Just don’t tell the guy who’s half-assing squats at your gym.

The drawback for lifters is that eccentric contractions can lead to delayed onset muscle soreness (pain you feel 24-48 hours after tough training), muscle swelling and decreased range of motion.

[Histochem Cell Biol. 2002 Jul;118(1):29-34. Epub 2002 Jun 18.

Eccentric contractions leading to DOMS do not cause loss of desmin nor fibre necrosis in human muscle.

Yu JG1, Malm C, Thornell LE.]

If you’ve ever had trouble using the bathroom or walking up stairs after leg day, you can relate.

Last but not least, there are concentric contractions. Concentric contractions happen when force generated by the working muscles overcomes the resistance, and the muscle shortens.  Think of pushing the bar away from your chest or flexing your biceps hard while doing curls.

Like eccentric contractions, concentric contractions are essential for increasing your muscle capacity and mass.

Here’s the kicker. Using just concentric contractions can help lessen the pain of muscle soreness caused by DOMS, as pointed out by a 2006 study in, “Applied Physiology, Nutrition and Metabolism.”

Now imagine for a moment exercising while minimizing your eccentric contractions. Presto, you have the perfect deload training.

My version of deload training can be plugged in between training phases as recovery, as a one-off training or when you want to add variety to your current routine.

Deload training recommendations

1.        Most concentric dominant moves are not overly technical, but you must have mastered the basics of pushing, pulling, hinging and squatting.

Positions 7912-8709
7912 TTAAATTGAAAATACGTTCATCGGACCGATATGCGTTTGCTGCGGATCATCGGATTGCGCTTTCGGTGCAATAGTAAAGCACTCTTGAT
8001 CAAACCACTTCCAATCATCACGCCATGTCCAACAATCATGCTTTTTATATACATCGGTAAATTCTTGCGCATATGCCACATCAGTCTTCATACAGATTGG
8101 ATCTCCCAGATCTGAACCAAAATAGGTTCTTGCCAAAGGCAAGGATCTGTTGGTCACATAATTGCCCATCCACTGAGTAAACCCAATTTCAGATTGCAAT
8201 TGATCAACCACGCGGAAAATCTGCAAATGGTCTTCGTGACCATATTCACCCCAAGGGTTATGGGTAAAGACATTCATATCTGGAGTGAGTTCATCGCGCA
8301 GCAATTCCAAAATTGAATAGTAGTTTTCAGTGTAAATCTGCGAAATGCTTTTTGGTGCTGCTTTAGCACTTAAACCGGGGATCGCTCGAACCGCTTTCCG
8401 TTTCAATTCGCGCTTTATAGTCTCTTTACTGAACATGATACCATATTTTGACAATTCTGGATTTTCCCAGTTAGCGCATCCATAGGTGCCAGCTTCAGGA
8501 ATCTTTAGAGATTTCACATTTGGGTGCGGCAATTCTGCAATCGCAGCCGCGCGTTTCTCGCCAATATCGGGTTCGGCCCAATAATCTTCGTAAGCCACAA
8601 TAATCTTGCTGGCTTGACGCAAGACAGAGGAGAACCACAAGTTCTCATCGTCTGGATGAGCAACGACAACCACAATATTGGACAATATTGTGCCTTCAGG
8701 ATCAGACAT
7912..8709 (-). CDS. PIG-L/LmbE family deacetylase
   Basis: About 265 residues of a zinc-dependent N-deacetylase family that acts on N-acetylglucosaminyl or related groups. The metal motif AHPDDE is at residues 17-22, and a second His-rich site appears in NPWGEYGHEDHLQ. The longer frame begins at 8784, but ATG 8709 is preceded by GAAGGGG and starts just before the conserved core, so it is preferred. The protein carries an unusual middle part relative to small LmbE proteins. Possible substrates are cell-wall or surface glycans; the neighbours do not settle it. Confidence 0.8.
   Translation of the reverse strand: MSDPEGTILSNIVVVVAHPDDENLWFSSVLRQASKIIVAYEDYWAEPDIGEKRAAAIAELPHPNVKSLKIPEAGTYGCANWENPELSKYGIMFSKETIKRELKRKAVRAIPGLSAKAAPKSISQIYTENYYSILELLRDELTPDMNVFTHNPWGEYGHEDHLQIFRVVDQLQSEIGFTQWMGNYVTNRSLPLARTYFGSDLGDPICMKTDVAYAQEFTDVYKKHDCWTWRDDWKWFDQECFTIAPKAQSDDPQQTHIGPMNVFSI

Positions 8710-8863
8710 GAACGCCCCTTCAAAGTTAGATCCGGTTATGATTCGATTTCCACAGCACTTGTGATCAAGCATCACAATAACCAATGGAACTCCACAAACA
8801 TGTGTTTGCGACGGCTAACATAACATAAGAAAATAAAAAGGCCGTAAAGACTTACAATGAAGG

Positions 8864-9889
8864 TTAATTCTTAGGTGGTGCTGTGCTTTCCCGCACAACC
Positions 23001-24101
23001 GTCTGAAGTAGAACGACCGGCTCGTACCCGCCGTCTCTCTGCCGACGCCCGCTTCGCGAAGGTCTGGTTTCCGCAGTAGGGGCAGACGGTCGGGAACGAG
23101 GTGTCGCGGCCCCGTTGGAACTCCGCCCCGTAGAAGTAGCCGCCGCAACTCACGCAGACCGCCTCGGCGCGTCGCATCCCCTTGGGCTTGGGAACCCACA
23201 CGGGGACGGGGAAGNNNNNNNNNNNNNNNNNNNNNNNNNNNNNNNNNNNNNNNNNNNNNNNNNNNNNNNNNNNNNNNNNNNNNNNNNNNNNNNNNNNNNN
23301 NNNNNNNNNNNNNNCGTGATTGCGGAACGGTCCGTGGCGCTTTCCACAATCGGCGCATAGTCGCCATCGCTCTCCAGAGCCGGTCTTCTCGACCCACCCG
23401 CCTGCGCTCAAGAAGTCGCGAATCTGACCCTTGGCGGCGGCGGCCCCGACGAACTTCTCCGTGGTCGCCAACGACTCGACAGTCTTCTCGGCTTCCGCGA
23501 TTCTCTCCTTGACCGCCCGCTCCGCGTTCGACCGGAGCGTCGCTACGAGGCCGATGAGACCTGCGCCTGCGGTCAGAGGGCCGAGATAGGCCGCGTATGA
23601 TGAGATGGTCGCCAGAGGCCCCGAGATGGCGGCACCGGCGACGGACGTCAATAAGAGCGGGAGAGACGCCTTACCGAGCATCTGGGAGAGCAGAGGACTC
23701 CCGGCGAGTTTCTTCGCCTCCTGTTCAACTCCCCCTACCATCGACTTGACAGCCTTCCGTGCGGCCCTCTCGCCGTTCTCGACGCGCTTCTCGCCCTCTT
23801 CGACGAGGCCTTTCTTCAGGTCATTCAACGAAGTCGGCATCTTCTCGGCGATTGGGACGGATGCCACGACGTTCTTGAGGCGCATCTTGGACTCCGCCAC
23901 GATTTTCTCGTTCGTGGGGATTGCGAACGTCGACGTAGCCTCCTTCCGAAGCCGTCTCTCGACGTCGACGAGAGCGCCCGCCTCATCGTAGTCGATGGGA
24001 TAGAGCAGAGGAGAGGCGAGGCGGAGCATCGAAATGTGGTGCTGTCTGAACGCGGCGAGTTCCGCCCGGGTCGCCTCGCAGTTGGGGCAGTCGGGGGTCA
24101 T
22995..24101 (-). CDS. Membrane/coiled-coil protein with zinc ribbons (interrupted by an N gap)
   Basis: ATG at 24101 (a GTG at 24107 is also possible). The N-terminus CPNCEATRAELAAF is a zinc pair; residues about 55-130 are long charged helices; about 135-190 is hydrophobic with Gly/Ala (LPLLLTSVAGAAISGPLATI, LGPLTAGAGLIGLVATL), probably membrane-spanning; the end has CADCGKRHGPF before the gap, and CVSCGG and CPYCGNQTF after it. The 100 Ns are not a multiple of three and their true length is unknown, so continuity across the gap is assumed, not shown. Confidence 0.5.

2.        Choose moves with little or no eccentric movement, such as plate pushes, sled/ prowler pushes, step ups, medicine ball throws, kettle bell swings and resistance band exercises like chest presses and rows.

3.        The repetitions should be in the 8-12 range. When done for time, do 20-30 seconds of maximum effort.

4.        As a guideline, keep the rest periods between exercises and circuits to 60- 90 seconds. If you need more rest, take it.

Here is my one of my favorites.  Complete this as a circuit for a total of 3-4 circuits.

Let the fun begin.

1. Medicine ball squat toss, 8-10 reps

Cues- Use proper squat from.  Release ball quickly. Imagine the ball is a hot potato.

2. Overhead medicine ball throws, 8- 10 reps

Cues- Strong step forward and when releasing the ball, encourage yourself to “spread your fingers apart’ on release.

3. Kettle bell swings, 30 seconds

Cues- On the down swing the wrists must “smack” the inner thighs. On the upswing squeeze the butt and take a sharp breath out. Tell yourself to “squeeze and breathe”. My favorite cue of all time.

4. Power resistance band rows

Cues- Quarter squat position, stand tall and squeeze the butt. Use a quick pull. Elbows don’t travel past the torso.

5. Plate push

Cues- Push away from the floor. Tell yourself you’re running on hot coals.

When using this instead of your usual deload/recovery, do this no more than 3 times per week.

When plugging this in for fun or to aid with delayed onset muscle soreness, just do one time.

Your body will thank you.

About the Author

Shane McLean is a Dallas based personal trainer and is also known as The Balance Guy.

You can also follow him on Twitter HERE.

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Plus, get a copy of Tony’s Pick Things Up, a quick-tip guide to everything deadlift-related. See his butt? Yeah. It’s good. You should probably listen to him if you have any hope of getting a butt that good.